Tuesday

25th Sep 2018

Auditors: No idea if EU's €18.3bn young farmers scheme worked

  • Many ageing farmers in Europe face the same question: who will take over the business? (Photo: Clark Young)

There is little evidence that EU programmes aimed at supporting young farmers in Europe has actually helped secure those farmers' future, a report by the European Court of Auditors (ECA) said on Thursday (29 June).

Between 2007 and 2020, the European Union will have spent €9.6 billion on programmes for young farmers, with governments adding another €8.7 billion from national coffers.

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  • Young farmers can benefit from EU subsidies, but it is unclear how it is helping them beyond providing an extra income (Photo: European Parliament)

“But we found little evidence about the outcome of these measures and whether they actually help young farmers, mainly because of insufficient targeting and low quality indicators,” said auditor Janusz Wojciechowski in a prepared statement.

The institution, despite its name, is not a court but instead the EU's audit body. It said “EU support for young farmers is based on a poorly-defined intervention logic, with no expected result and impact specified”.

The share of farmers under 44-years-old has dropped slightly from 22.7 percent in 2005 to 21.4 percent in 2013. The decrease takes place amidst a general decline: the EU had 14.5 million farmers in 2005, but only 10.7 million as of 2013.

To stimulate the new generation taking over farms, the EU has allocated a portion of its farming subsidies to farmers under 40-years-old.

Finding a suitable successor is a problem for many ageing European farmers, but the ECA concluded it was not possible to say whether the EU funds had any positive impact on addressing this challenge.

The auditors looked at France, Italy, Poland, and Spain – four EU countries whose young farmers, altogether, received more than half of the funds.

There are two programmes for young farmers: one is obligatory for all member states, whereas the other is voluntary and includes funds from the member states' national budgets.

In 2015, almost 280,000 young farmers received an average amount of €1,135 from the obligatory scheme. The subsidies are handed out annually during the first five years of the young farmer taking control of the company.

But the ECA said that it was “not clear what young farmers’ needs this payment should address, other than additional income, and what should be its added value”.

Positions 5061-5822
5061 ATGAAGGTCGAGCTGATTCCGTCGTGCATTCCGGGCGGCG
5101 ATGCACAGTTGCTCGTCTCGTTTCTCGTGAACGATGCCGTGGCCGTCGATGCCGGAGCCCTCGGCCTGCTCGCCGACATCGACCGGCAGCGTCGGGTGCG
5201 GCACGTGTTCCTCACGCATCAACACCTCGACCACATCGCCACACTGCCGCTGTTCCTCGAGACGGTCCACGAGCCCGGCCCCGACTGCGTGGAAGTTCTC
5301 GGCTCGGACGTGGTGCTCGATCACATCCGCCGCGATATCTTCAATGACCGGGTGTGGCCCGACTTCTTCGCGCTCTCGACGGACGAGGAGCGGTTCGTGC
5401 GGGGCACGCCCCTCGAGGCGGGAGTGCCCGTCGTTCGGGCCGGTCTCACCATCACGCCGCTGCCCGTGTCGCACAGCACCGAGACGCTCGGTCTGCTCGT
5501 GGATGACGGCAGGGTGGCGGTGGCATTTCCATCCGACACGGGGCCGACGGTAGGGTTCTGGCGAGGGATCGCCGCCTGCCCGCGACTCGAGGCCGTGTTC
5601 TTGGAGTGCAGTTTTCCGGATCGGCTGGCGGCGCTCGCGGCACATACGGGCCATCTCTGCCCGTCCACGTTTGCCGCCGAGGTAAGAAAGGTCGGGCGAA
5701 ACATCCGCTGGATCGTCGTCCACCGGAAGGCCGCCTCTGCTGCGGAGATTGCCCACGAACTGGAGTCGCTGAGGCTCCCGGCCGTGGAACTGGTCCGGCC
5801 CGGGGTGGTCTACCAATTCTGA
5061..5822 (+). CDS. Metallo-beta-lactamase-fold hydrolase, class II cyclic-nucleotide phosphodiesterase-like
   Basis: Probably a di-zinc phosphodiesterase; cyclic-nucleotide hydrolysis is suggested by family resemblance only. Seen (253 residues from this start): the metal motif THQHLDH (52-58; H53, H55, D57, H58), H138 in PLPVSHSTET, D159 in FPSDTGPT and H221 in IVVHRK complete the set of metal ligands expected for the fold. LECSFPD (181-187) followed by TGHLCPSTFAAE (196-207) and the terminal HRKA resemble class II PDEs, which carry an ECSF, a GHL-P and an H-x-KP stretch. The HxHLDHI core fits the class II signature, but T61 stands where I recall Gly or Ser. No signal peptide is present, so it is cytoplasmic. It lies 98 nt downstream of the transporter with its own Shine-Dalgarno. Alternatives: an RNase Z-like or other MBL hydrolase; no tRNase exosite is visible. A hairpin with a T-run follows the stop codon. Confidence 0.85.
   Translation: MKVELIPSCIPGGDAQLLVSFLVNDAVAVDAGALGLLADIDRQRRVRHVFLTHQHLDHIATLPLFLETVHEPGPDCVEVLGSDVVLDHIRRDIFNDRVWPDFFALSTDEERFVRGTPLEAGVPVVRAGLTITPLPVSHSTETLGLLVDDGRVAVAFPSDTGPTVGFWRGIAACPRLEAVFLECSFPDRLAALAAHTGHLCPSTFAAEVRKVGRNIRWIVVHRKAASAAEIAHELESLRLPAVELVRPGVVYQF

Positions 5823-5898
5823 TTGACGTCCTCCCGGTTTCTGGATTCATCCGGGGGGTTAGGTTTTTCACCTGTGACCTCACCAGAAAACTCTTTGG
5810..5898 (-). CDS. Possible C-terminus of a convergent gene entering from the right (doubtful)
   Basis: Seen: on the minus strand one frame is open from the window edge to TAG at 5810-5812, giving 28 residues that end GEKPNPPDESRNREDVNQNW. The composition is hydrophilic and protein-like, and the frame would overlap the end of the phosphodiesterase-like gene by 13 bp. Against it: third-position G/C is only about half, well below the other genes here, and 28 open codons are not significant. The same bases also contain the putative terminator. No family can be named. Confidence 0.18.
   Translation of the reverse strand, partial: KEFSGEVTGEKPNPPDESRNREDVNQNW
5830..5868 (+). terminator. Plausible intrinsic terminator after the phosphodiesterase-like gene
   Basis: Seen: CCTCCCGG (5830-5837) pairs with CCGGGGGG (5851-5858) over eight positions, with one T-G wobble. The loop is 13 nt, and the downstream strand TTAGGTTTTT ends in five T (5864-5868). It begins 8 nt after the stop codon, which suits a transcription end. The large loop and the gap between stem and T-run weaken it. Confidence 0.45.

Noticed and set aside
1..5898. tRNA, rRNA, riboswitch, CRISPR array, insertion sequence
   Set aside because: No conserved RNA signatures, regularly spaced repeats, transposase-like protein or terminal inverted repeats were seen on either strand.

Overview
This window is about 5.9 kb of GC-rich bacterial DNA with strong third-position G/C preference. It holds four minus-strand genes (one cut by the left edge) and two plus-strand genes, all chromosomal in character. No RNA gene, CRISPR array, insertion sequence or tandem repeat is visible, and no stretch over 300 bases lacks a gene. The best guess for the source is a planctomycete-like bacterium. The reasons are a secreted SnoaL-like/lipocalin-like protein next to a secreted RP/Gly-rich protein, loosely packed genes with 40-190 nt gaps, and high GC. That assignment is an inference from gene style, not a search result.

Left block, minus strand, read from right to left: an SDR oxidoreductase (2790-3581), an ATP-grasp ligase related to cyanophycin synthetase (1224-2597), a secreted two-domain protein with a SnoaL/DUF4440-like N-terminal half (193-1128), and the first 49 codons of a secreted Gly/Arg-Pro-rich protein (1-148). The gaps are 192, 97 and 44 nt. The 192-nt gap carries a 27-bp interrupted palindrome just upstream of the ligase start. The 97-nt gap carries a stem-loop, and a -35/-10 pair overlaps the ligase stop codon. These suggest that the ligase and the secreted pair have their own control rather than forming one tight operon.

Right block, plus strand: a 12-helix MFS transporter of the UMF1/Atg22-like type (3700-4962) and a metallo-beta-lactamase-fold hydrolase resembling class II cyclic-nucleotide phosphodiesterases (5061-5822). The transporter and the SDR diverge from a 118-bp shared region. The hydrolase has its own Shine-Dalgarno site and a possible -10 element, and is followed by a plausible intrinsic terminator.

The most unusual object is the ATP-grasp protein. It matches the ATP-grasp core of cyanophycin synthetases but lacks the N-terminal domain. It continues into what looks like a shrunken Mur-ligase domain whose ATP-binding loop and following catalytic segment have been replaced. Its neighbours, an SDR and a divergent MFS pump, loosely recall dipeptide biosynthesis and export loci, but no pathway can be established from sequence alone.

The auditors could not find any “documents, studies or data explaining why this additional payment was needed or supporting the assumption that young farmers starting an agricultural activity face financial challenges”.

No coordination

It also said that, in the four audited member states, there was no coordination between the obligatory and voluntary schemes.

“The two measures are managed by different authorities, according to different rules,” the report said.

Under the voluntary scheme, start-up farmers can receive a grant of up to €70,000 if they provide a business plan. But according to the ECA, the business plans were “of variable quality”.

The auditors also said that “in some cases,” the authorities across member states “did not apply selection procedures to prioritise the best projects”.

Additionally, they recommend that before the next funding period begins, from 2020 onward, the European Commission should investigate “why young people [that are] willing to become farmers face barriers in the setting-up process” and how EU aid can help to address that.

The commission, in a response attached to the report, said that it agreed “that it is difficult to establish the relationship between measures taken for young farmers, their viability and the number of young farmers”.

The EU's executive body said it “welcome[d]” the recommendations, but added that it was “not in a position at this stage” to commit to any of them, in relation to the next funding period.

A strategy paper is being produced by the commission on the future of the common agriculture policy, and is expected by the end of this year.

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